Indonesian prosecutors are pushing for the "mastermind" of the people-smuggling boat at the centre of a Senate inquiry to be jailed for 13 years.
The "mastermind" of a people-smuggling boat whose crew were allegedly paid more than $US30,000 in cash by Australian officials to turn back should be jailed for 13 years, Indonesian prosecutors say.
Kugan, also known as Vishvanathan Thineshkumar, is accused of organising the vessel, hiring the captain and crew and assembling the 65 asylum seekers who were bound for New Zealand in May last year.
The boat's crew claim they were intercepted by the Australian Border Force, who paid them to turn back.
Kugan, a Sri Lankan, is the last of seven men to face sentencing over the case, which is the focus of a Senate inquiry in Canberra.
Describing him as the "mastermind" of the journey, prosecutor Alexander Sele asked Rote Ndao District Court on Thursday to sentence him to 13 years in prison for the offence of people smuggling, which carries a maximum 15-year term.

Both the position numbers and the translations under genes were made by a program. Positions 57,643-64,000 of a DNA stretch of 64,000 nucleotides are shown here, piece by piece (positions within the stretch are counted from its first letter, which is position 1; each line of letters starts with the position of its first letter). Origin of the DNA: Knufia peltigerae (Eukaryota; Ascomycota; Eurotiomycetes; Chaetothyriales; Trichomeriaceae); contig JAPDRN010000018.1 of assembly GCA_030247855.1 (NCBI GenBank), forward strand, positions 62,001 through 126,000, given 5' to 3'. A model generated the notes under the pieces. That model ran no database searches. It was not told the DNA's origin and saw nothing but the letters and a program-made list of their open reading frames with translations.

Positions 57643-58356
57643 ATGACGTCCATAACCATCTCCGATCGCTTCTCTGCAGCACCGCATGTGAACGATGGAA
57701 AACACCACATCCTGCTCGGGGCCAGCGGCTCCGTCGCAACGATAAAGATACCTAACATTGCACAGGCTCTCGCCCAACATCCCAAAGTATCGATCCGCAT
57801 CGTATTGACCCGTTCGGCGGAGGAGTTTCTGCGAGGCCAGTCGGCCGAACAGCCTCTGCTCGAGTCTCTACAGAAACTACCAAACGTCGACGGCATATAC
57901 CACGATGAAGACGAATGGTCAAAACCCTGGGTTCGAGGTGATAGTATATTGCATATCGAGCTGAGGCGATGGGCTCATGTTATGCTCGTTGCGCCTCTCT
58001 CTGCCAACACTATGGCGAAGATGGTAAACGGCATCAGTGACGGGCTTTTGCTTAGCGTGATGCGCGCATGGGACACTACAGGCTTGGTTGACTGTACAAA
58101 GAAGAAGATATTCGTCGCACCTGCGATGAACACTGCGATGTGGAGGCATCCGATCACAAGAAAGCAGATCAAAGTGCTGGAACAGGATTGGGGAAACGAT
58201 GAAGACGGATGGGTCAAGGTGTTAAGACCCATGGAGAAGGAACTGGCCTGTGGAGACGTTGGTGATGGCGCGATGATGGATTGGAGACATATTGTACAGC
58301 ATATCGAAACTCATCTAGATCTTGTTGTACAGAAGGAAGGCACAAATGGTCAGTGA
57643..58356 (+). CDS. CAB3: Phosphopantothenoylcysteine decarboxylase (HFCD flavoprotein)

"During the trial process he (Kugan) always made things difficult. He has not been straightforward in giving answers to the court," he said.
Five Indonesian fishermen told their trial late last year they were handed $US32,000 in cash by Australian officials to turn the boat back and never repeat the venture.
The captain, Yohanis Humiang, 35, has said he negotiated the payment, which was given as capital to start a new business.
An asylum seeker aboard the vessel, Abdul Malek Molah of Myanmar, also told an Indonesian court he saw the cash being handed over.
The crew were each sentenced to five years in January, while Yohanis was jailed for five years and eight months.
Kugan's case is set to return to court this month.